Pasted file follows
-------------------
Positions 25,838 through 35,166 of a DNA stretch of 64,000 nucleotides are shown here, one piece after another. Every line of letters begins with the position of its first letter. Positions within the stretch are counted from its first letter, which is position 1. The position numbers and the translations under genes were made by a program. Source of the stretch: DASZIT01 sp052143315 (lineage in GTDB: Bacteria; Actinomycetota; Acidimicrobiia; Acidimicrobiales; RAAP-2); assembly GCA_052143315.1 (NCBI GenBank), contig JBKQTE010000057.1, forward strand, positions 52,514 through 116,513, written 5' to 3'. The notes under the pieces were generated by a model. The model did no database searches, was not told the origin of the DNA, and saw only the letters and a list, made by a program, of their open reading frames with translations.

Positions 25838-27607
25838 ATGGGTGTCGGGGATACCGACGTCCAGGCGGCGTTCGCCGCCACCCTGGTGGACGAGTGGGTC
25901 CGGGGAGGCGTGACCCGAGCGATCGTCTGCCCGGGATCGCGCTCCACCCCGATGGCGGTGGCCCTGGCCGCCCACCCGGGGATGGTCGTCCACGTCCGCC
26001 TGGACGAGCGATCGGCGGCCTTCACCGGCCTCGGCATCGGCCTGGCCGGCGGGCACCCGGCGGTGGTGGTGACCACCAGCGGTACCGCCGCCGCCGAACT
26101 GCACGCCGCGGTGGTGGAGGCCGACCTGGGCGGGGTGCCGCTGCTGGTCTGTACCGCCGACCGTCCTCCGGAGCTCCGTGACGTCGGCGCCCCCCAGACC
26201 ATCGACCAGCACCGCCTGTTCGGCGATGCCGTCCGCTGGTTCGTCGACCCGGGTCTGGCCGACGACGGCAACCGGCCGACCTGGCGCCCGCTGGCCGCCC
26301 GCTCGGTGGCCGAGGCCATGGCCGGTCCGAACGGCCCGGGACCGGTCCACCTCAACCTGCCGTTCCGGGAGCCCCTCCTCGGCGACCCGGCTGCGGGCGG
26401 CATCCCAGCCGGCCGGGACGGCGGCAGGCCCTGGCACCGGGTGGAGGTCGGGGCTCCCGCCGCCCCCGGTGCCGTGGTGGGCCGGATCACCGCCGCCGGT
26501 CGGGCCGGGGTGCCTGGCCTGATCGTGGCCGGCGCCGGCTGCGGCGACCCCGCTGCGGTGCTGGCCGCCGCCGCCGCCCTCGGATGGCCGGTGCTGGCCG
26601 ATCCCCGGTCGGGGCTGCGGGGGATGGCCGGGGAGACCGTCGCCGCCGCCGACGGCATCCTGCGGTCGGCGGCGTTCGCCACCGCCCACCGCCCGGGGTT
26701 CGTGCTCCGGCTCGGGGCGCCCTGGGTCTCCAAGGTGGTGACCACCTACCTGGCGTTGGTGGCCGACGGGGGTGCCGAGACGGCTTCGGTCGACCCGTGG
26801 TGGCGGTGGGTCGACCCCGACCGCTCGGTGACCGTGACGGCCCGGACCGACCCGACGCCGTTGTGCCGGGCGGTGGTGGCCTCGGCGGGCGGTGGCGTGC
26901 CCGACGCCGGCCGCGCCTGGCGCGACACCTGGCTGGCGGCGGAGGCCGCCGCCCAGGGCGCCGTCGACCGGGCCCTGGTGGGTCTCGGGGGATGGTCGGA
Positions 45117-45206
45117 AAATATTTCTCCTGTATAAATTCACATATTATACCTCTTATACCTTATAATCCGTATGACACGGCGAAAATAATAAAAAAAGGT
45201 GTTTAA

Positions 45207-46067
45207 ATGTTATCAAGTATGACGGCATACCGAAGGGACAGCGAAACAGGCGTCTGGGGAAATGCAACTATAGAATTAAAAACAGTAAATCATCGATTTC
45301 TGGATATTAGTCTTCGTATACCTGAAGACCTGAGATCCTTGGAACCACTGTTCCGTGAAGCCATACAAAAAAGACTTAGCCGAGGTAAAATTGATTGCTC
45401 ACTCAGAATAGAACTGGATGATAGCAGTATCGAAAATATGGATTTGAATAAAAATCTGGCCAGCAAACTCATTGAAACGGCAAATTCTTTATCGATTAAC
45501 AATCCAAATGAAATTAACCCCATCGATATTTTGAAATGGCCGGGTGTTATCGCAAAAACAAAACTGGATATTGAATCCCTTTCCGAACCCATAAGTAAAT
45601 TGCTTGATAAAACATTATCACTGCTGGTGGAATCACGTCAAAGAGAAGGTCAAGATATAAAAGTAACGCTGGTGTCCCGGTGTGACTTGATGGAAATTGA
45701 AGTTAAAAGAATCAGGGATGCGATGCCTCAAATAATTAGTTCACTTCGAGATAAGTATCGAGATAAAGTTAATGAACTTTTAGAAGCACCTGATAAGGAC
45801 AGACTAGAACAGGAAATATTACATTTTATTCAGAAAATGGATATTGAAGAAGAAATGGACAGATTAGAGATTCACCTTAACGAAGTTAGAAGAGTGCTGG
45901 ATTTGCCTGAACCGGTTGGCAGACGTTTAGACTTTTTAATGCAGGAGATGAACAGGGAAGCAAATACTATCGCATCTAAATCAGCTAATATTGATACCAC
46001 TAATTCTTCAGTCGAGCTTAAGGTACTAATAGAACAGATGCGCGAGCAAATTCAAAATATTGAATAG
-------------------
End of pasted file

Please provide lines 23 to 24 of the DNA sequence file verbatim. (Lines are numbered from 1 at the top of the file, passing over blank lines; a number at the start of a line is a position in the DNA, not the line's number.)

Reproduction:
45601 TGCTTGATAAAACATTATCACTGCTGGTGGAATCACGTCAAAGAGAAGGTCAAGATATAAAAGTAACGCTGGTGTCCCGGTGTGACTTGATGGAAATTGA
45701 AGTTAAAAGAATCAGGGATGCGATGCCTCAAATAATTAGTTCACTTCGAGATAAGTATCGAGATAAAGTTAATGAACTTTTAGAAGCACCTGATAAGGAC